I’m updating this review in March, 2016, principally to change the edition. As I suggested in my original review, this is the first book in my favorite of all crime fiction series. My original copy is a reprint from 1991, which is when I first discovered the series. At the Left Coast Crime convention this week, I was browsing in the book room and discovered that one of the rare book dealers there had an excellent copy of the first edition from 1976. It’s the one pictured here, and I was thrilled to find it. The cover blurb from James M. Cain, no less, pronounces the book as “Very Superior!” I couldn’t agree more.

The Sins of the Fathers would be a solid four stars from me on any day. I’m giving it five because it’s the first book in what I’ve always believed to be the best P.I. series that anyone’s ever done, if not the best crime fiction series that anyone’s ever done. The Matthew Scudder saga now runs to seventeen books and a large number of short stories, and it’s hard to think of any other writer who has done a series consisting of this many books over this many years while maintaining this standard of excellence. And for as many times as I’ve read this book by now, and for as well as I know the story, it’s always a treat to pick it up and read it all over again.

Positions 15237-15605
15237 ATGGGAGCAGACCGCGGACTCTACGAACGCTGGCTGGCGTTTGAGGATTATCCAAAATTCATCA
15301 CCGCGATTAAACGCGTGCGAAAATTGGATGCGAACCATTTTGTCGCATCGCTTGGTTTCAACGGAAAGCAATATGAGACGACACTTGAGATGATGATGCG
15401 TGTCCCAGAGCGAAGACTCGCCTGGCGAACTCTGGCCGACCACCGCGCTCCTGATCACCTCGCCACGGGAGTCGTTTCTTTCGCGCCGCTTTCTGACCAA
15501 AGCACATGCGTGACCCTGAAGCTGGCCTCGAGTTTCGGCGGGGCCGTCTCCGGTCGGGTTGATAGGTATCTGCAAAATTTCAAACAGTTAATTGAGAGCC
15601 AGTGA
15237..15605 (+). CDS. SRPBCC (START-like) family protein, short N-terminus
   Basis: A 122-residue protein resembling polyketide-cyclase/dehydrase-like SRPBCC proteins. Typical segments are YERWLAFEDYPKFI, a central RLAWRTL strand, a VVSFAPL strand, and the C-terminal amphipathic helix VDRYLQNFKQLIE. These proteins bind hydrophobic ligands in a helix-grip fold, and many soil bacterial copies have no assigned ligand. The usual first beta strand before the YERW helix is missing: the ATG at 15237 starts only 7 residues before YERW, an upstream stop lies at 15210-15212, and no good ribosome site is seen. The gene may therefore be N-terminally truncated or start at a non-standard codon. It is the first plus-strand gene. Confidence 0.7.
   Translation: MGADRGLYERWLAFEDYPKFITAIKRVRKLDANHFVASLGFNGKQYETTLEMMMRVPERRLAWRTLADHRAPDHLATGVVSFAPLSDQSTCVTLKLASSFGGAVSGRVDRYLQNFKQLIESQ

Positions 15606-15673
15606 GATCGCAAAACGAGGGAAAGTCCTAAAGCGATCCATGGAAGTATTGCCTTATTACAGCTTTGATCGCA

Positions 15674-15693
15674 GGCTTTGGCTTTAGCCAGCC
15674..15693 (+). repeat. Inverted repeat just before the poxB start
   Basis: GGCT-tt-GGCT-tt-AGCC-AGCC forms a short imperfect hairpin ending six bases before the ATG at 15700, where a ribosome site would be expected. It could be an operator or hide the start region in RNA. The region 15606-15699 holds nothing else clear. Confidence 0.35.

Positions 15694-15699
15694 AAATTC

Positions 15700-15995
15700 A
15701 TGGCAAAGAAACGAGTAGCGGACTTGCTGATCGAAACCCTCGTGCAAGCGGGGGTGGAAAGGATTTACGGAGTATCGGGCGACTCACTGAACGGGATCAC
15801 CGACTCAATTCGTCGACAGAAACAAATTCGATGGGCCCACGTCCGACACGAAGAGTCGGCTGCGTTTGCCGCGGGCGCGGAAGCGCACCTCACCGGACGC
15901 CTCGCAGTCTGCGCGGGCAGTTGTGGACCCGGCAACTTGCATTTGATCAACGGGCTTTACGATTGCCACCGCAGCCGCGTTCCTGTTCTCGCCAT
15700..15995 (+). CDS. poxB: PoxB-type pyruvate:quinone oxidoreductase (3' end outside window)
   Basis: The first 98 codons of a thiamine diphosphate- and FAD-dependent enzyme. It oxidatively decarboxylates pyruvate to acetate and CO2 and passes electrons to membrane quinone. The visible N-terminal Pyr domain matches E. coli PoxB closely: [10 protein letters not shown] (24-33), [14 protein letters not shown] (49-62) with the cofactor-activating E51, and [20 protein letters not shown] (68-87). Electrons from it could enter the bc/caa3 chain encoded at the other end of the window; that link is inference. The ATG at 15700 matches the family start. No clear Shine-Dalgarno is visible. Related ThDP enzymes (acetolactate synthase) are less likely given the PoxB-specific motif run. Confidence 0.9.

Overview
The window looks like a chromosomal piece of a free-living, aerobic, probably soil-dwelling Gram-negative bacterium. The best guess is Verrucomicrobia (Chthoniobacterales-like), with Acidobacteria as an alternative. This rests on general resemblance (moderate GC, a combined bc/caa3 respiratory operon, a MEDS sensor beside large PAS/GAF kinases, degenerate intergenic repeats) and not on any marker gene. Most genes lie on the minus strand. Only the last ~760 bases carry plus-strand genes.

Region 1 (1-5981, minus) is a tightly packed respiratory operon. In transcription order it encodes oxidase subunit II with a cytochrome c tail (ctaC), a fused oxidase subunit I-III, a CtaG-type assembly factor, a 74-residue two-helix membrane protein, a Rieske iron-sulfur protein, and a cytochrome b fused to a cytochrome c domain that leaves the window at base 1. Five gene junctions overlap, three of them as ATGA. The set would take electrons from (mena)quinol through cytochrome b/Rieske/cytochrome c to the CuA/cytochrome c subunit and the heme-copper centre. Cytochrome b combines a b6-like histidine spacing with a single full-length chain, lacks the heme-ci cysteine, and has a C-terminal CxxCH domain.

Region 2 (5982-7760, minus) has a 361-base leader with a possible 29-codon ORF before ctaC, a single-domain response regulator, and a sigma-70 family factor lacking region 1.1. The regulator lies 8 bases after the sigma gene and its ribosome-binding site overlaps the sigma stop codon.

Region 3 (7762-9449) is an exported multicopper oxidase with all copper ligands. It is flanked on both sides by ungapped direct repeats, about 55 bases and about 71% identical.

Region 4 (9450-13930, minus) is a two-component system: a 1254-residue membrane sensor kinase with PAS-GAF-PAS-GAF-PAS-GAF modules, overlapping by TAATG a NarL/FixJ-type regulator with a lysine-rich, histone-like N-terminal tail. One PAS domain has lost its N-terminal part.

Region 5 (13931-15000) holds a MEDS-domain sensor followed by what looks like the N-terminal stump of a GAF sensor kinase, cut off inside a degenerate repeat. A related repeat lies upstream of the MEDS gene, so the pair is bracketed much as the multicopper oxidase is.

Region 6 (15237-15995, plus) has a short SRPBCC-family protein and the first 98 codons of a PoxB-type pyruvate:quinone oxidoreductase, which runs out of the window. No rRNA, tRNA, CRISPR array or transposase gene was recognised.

In particular, the first chapter is excellent. In a lean, crisp thirteen pages, Block not only sets up the mystery to be resolved but provides a brilliant introduction to the character of Matthew Scudder. Although the character will continue to grow and develop over the course of the series, the first chapter essentially tells you everything you would ever need to know about the man.

Scudder is an ex-cop who left the force for very personal reasons. He now works as an unlicensed P.I. Clients don’t hire him in any traditional sense, but occasionally he does a favor for someone and they show their appreciation by giving him monetary gifts.

In this case, the someone is a businessman from upstate New York named Cale Hanniford. A few days earlier, Hanniford’s daughter, Wendy, had been savagely murdered in the apartment she shared with a young man named Richard Vanderpoel. Minutes after the killing, Vanderpoel was found covered in the victim’s blood, exposing himself and shouting obscenities in the street in front of the apartment. The police arrested him and less than forty-eight hours later, the young man hanged himself in his cell.